Judge David Gutierrez has been bitter ever since he donned acid-washed jeans, teased up his hair, and accidentally set it on fire with his lighter during a power ballad.
A "Triumph" you say? Of what, exactly?
On January 6, 1987, three men from Canada rocked out '80s style at the Metro Centre in Halifax, Nova Scotia. Those three men—Rik Emmet, Gil Moore and Mike Levine—were Triumph. Running through a storm of their hit singles, the trio dazzled their mullet-adorned audience with guitar riffs, drum solos and vocal antics. Thanks to TML Entertainment, this night in music history is now available on DVD as A Night of Triumph—Live. The track list is as follows:
•Tears in the Rain"
Oh, Canada. You are the butt of many a joke. You are the home of William Shatner and the wondrous Kids in the Hall. Musically, you have given us the amazing Sloan, Thrush Hermit, the Guess Who, the Odds, Shadowy Men from a Shadowy Planet—and you have opted to balance that out with the likes of Bryan Adams and Snow. Why then, O Canada, must you give us Triumph?
Ever see This is Spinal Tap? Triumph is a lot like Spinal Tap without the jokes. One look at Mike Levine and you'll find that Derek Smalls may have had a twin brother.
The saddest thing about Triumph's music is that it feels manufactured. There's nothing different; nothing new. It's Journey, REO Speedwagon and the like all rolled into one. It's the excess of '80s music: the laser show, blinding lighting, holding swaying lighters, bad jeans, bad t-shirts and songs that make no sense. However, fans of the group will no doubt delight in this concert set list that includes many of their more popular hits.
I'm not a fan of Gil Moore's vocals. While I do champion drummers that can sing—Don Henley being the exception—Moore does nothing for me. Rik Emmet is certainly a skilled and talented guitarist; I simply don't care for what he plays. Bassist Mike Levine made me laugh—but that's probably because I expected him to get trapped in a malfunctioning pod.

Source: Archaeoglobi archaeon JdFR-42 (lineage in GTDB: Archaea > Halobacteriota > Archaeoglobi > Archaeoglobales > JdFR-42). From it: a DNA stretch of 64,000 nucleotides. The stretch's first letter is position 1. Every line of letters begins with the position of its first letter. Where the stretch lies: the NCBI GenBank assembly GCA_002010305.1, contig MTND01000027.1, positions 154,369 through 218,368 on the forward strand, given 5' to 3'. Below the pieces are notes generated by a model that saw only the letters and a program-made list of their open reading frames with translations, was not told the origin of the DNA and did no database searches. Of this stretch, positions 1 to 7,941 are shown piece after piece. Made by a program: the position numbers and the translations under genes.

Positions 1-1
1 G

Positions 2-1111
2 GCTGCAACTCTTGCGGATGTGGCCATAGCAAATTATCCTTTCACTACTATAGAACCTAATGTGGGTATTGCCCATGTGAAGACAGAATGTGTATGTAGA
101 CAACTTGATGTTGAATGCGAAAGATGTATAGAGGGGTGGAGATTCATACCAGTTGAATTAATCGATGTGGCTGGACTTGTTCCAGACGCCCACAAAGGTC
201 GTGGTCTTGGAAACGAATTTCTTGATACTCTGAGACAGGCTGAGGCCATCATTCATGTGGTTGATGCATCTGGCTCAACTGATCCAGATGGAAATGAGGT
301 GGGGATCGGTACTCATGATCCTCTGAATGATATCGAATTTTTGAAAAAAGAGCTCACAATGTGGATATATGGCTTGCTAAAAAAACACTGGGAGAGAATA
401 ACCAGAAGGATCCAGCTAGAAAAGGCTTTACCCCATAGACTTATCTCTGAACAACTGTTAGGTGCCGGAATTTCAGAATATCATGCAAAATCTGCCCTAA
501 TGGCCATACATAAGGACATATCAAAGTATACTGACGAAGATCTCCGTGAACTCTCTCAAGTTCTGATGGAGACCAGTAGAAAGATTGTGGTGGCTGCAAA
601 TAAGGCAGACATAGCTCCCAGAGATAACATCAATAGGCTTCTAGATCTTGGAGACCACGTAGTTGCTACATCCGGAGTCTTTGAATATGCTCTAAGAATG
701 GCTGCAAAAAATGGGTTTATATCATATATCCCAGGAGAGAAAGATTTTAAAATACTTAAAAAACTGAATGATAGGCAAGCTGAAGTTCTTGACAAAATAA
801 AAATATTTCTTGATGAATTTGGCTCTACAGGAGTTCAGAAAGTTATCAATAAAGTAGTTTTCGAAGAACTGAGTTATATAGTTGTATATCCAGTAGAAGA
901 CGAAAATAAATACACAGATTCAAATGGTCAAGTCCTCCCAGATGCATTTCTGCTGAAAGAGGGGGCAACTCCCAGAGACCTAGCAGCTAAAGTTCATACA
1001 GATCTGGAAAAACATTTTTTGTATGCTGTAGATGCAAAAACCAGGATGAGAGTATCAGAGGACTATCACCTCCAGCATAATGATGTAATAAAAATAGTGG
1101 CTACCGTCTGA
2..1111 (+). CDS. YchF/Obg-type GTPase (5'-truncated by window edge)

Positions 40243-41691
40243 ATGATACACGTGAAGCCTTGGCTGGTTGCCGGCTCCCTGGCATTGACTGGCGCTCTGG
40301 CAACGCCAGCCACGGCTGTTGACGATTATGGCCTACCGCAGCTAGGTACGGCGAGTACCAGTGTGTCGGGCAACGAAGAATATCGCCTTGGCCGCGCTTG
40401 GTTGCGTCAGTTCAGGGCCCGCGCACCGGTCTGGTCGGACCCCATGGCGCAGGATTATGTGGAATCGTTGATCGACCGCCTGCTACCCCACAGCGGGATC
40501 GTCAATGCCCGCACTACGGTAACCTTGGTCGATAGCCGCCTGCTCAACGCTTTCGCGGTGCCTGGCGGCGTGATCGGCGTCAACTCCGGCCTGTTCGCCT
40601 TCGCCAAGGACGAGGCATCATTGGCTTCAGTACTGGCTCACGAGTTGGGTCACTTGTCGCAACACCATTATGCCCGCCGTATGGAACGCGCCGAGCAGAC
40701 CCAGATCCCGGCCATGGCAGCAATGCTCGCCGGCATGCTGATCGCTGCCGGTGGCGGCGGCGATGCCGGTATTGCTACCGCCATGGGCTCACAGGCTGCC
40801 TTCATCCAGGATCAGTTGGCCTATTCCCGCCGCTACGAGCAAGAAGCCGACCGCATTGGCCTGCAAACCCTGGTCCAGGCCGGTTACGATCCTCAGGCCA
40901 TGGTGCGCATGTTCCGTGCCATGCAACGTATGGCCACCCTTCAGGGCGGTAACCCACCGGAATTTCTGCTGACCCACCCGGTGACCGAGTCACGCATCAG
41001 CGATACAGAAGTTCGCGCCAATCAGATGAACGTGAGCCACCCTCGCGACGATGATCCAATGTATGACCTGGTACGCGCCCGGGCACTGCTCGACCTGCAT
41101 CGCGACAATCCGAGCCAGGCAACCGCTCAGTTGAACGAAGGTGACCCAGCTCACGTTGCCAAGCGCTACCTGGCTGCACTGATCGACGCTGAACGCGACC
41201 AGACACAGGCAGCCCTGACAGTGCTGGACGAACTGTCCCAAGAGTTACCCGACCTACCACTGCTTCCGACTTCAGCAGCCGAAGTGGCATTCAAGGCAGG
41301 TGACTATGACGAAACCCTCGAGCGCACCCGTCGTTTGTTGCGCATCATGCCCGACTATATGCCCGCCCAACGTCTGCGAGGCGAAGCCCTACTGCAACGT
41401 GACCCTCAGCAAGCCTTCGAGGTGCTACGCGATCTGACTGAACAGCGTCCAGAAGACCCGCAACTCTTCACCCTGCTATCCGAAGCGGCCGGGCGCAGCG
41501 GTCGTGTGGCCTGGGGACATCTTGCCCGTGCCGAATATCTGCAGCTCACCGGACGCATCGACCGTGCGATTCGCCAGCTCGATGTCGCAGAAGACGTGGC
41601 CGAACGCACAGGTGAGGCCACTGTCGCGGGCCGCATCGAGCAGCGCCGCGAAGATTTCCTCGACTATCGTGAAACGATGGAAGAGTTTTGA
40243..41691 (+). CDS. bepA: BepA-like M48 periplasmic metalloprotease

The songs go on for too long. The trio does not know when enuff z'nuff—a testament to the state of things when this concert was recorded. I know excess well. After all, I'm a Queen fan.
Videos for Just One Night and When the Lights Go Down are included as bonus features from Triumph's U.S Festival Tour. Fans who dig the dramatic use of slow motion, gnarled guitar faces and musical theater will appreciate the bonus videos. The "Backstage at the Spectrum" featurette could have been more exciting if the narrator didn't act like he was phoning it in. His monotonous drone does the band a greater disservice than anything else on this DVD. Also included as a special feature is the Triumph photo gallery.
At the very least, this DVD sounds great. The viewer is given the option of listening to Triumph in 5.1 DTS, 5.1 Dolby Digital or 2.0 Stereo. I won't say it sounds like the viewer is magically transported to Nova Scotia, but even this skeptic was impressed with the clarity of the sound mixes. Every guitar squeedle and deedle, every drum crash and warbling note is exceptionally discernable and sharp. The picture quality looked good considering it is almost twenty years old. Since it's a darkened arena, I expected lots of video problems. I was pleased to find very little wrong with the transfer.
If you're a fan of the '80s nostalgia sweeping this generation, A Night of Triumph—Live is worth checking out. Certainly any Triumph fan will love this concert film. It's no Live Aid, but I'm sure it pleases them.
A Night of Triumph—Live is hereby released. Get out of my courtroom.
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• "Backstage at the Spectrum" featurette
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